Better yet, this tricky opening act gives you the sense that writer/director Boaz Yakin is actually having fun with the showmanship of it all.  He maintains this feeling with the rest of the film: once Mei and Luke team up, the film cranks into overdrive as it piles on the plot complications, revelations about who Luke really is, a few surprising shifts of allegiance and of course, plenty of action.

Yakin falls prey to unnecessary fast cutting in spots but the fights and shootouts are all skillfully staged, mixing sharp choreography with a sometimes stunning level of brutality.  He also comes up with some inventive visuals for his setpieces, like a scene where Mei is rescued from an ambushed car by Luke: this scene is filmed using the interiors of cars and their rearview mirrors so we get the feeling of the action more than the explicit details.

That said, the most unusual thing about this film is probably the presence of Yakin as director and screenwriter.  He started off making indie fare like Fresh and A Price Above Rubies before abruptly pivoting to become a director of mainstream schlock like Remember The Titans and Uptown Girls.  More recently, he’s served as a producer on the Hostel series. If that’s not eclectic then Your Humble Reviewer doesn’t know what is.

What drew Yakin to the action genre is anyone’s guess but Safe shows he is a quick study.  His script and direction reveal him as someone who understands the genre but is willing to toy with it in ways that brings out new textures in familiar elements.  He also makes solid choices in his casting.  Statham is his usual reliable self, kicking ass but doing so with heart and conviction, and Chan has a deadpan style that fits her shell-shocked, very guarded characterization.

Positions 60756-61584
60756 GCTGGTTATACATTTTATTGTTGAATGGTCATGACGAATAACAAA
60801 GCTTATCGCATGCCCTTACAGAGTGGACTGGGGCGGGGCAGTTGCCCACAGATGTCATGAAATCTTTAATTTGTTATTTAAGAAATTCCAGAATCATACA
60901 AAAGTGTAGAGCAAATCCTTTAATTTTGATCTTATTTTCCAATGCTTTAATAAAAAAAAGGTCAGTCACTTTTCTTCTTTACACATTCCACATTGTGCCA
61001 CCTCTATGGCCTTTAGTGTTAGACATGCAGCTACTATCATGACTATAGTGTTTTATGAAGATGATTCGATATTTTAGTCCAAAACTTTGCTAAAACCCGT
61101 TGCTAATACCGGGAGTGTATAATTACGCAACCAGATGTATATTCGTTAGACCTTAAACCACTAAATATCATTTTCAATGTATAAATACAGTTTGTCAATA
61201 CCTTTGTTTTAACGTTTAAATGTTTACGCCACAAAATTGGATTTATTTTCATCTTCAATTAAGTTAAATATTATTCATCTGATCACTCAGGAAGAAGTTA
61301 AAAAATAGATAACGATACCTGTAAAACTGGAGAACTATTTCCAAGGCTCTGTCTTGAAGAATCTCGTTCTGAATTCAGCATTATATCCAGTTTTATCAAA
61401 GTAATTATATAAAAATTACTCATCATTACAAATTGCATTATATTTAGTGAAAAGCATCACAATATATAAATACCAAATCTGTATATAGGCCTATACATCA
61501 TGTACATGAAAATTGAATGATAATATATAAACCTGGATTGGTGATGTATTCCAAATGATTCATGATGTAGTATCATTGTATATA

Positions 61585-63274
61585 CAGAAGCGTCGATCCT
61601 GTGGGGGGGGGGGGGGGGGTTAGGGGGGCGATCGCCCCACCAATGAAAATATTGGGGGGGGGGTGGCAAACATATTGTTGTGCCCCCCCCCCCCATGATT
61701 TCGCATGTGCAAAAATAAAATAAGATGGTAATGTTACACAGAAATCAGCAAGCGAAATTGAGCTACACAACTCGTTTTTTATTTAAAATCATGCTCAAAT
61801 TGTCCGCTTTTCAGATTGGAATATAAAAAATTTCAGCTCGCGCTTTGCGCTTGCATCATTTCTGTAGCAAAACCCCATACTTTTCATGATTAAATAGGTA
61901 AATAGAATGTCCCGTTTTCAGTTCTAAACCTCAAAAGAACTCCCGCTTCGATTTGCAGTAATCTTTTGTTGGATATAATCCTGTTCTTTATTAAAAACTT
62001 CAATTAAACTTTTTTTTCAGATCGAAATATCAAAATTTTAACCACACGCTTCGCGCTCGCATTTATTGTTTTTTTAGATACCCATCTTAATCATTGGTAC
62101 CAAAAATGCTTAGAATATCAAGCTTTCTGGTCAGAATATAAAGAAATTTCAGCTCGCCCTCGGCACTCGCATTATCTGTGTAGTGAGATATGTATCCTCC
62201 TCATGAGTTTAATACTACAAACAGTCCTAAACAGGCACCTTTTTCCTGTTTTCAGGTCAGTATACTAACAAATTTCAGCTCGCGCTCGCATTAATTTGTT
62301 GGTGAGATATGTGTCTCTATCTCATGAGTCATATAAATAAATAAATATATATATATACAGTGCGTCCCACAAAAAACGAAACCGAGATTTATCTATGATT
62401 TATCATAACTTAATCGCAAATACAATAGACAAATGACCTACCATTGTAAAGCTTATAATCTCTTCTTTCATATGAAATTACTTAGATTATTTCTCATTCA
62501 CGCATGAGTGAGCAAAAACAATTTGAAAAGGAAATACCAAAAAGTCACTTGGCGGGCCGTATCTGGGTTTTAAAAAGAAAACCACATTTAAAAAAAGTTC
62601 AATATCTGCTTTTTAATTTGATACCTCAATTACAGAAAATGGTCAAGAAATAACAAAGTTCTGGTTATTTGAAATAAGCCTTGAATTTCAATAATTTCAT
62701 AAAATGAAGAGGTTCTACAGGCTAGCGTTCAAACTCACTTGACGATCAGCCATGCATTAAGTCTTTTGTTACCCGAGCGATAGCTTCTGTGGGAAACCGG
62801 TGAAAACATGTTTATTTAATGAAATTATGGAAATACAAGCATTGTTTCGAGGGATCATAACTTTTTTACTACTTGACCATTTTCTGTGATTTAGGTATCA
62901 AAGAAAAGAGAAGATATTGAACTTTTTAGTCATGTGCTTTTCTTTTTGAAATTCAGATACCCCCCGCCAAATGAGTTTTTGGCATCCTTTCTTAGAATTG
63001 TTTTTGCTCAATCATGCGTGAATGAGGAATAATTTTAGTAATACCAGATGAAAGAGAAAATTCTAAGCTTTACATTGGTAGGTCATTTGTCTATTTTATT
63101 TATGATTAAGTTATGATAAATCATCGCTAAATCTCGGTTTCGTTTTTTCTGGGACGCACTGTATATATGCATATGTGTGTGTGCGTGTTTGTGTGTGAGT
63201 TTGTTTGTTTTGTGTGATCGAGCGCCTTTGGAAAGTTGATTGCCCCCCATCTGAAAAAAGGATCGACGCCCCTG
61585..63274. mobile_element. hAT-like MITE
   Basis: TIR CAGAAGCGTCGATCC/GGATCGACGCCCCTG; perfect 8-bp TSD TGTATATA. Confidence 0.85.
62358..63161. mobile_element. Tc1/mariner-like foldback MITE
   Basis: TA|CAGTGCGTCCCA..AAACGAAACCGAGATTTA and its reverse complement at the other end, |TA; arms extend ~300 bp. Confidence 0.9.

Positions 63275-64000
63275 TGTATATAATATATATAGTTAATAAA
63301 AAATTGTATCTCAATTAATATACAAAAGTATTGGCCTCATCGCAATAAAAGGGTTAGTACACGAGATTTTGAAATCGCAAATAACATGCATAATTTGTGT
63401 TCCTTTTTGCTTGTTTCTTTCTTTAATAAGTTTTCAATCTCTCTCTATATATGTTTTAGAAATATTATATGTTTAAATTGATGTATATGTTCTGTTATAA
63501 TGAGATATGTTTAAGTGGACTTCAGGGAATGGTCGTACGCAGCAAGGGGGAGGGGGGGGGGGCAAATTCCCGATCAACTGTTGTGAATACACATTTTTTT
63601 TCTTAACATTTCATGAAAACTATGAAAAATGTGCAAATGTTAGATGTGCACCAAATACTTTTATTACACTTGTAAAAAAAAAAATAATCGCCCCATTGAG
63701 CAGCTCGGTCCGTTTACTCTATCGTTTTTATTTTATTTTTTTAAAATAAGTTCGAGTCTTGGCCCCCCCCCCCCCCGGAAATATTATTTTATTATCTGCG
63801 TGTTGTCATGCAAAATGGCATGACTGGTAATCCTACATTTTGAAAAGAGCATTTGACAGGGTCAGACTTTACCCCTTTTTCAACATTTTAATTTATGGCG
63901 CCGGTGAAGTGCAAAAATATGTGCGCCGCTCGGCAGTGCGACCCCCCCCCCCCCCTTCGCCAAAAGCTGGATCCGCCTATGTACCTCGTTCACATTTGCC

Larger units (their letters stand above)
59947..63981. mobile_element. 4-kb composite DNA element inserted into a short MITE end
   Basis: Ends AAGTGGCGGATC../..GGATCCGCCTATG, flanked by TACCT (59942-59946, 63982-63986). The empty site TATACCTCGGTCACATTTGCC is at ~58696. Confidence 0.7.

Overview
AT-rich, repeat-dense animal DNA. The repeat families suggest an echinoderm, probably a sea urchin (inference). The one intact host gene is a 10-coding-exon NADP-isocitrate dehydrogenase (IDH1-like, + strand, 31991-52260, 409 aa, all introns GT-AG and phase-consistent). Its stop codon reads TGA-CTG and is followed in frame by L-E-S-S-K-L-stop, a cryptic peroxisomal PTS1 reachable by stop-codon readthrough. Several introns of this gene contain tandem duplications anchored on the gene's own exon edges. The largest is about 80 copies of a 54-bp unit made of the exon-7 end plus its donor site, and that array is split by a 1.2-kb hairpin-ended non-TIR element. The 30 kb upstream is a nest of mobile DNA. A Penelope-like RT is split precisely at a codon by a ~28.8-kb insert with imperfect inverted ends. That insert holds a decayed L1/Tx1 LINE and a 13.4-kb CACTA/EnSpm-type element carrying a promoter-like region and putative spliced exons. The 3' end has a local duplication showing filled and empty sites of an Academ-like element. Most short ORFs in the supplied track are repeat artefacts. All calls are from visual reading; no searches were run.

However, the real surprises in the acting department come from some smartly chosen character actors.  James Hong pops up as the memorably surly Triad boss who plucks Mei from her home: in an interesting twist, he gets to do most of his acting in Chinese (with subtitles) and brings the old-school theatrics to the table.  Sarandon is witty in a few brief scenes as a Mayor who is sleazy in a very antiseptic, corporate-cowardly sort of way.  There is also some nice work from Robert John Burke as the top officer amongst the crooked cops: he uses his carved-from-granite looks and grizzled vet-cop demeanor as a sort of poker-face to mask what he is thinking at any given moment.

Simply put, Safe has fun with its genre, challenging action viewers to keep up with its pace and story arrangement.  It might not reinvent the genre but what Yakin pulls off here is akin to a chef taking the makings of a fast food meal and whipping it up into offbeat nouvelle cuisine that brings new life to old flavors.  It’s definitely one of the better vehicles that Statham has had in a while – and even if you don’t normally go for that sort of film, the cleverness of Safe‘s construction might engage you just the same.